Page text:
Decisions need to be made if Jays’ downward trend continues

Mike Trout and Albert Pujols each hit solo home runs as the Los Angeles Angels beat the Toronto Blue Jays 8-1.

TORONTO — The time for bigger-picture evaluations is looming for the Toronto Blue Jays and at the tail end of the season’s second month, they are trending the wrong way.

Drawing conclusions from a team’s best or worst stretches is always a risky venture because small samples can distort perceptions. The 1-6 homestand capped by Thursday’s 8-1 loss to the Los Angeles Angels, a run of games which included two dispiriting bullpen implosions, certainly qualifies among the latter and showcased some of the Blue Jays’ more worrying troubles.

Bad weeks happen, even for the best of clubs.

“We’re not putting complete games together,” said star third baseman Josh Donaldson. “That’s a recipe for not having success.”

But taking a step further back, it’s reasonable to start wondering whether April or May is the better barometer of where this team is headed, the kind of judgments front offices will begin making more definitively once the June 4-6 draft is completed.

The Blue Jays, now 23-27 overall, are 10-21 since they were last a season-best seven games over .500 on April 20, following an 8-5 win over the Yankees. They’re 7-15 in May. Their rotation has yet to collectively be the foundational strength it was supposed to be, and is missing a pillar until Marcus Stroman returns from the disabled list. The lineup isn’t deep enough to out-hit those struggles. A handful of position player injuries have left them exposed and as a result, remarkably, they aren’t carrying a natural shortstop on the roster.

Save for Teoscar Hernandez, they haven’t gotten the kind of internal boost they’ve needed from the prospects to see some big-league time.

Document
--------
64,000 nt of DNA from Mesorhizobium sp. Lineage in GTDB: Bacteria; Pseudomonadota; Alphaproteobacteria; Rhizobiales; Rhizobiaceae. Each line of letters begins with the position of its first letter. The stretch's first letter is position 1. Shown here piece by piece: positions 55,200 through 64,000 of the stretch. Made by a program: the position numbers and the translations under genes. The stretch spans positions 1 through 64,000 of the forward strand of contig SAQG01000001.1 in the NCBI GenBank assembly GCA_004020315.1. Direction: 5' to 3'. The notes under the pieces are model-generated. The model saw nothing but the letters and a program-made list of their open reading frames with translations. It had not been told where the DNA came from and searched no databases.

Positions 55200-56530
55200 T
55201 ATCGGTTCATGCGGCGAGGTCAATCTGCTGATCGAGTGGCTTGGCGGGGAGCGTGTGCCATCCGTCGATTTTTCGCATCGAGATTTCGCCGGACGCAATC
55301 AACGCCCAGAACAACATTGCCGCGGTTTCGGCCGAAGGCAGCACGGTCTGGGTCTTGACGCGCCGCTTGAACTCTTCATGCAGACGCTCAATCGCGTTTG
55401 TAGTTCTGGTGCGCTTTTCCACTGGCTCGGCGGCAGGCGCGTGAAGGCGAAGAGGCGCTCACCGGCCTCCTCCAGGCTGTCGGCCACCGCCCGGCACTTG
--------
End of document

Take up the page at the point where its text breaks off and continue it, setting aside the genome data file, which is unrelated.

“We were really swinging the bats in April, the bullpen was lights out in April and some things corrected a little bit like you figured it was going to,” said manager John Gibbons. “We haven’t had the consistency of starting pitching we expect and eventually will have. Lump them all together, that’s what happens sometimes.”

Even more troubling is that after dropping two of three to the Angels, the Blue Jays are a cumulative 9-14 so far against the Halos, Yankees, Red Sox, Mariners and Cleveland, all American League clubs considered post-season contenders. The Blue Jays have a winning record against just one of those teams — 2-1 versus Cleveland — and they’ve yet to face the stacked Astros, who may be even better than they were a year ago when they won the World Series.

It’s-still-early caveats aside, there’s a developing gap in the standings.

“We have to try to stay as positive as possible,” said Donaldson. “At the same time, we have to look in the mirror at the end of the night and say, ‘What do I have to do to get better?’ I know everyone in here is working their tail off and we’re going to try to address the issues as much as possible and try to go out there and do a better job.”

There’s no time to waste, which is why the coming stretch — starting with a nine-game road trip to Philadelphia, Boston and Detroit that opens Friday against the Phillies — really matters for the Blue Jays.

If the players emerge from their current rut and look more like the April group than the May group, they can earn more run, at least to the July 31 non-waiver trade deadline if not longer, and merit consideration for augmentation.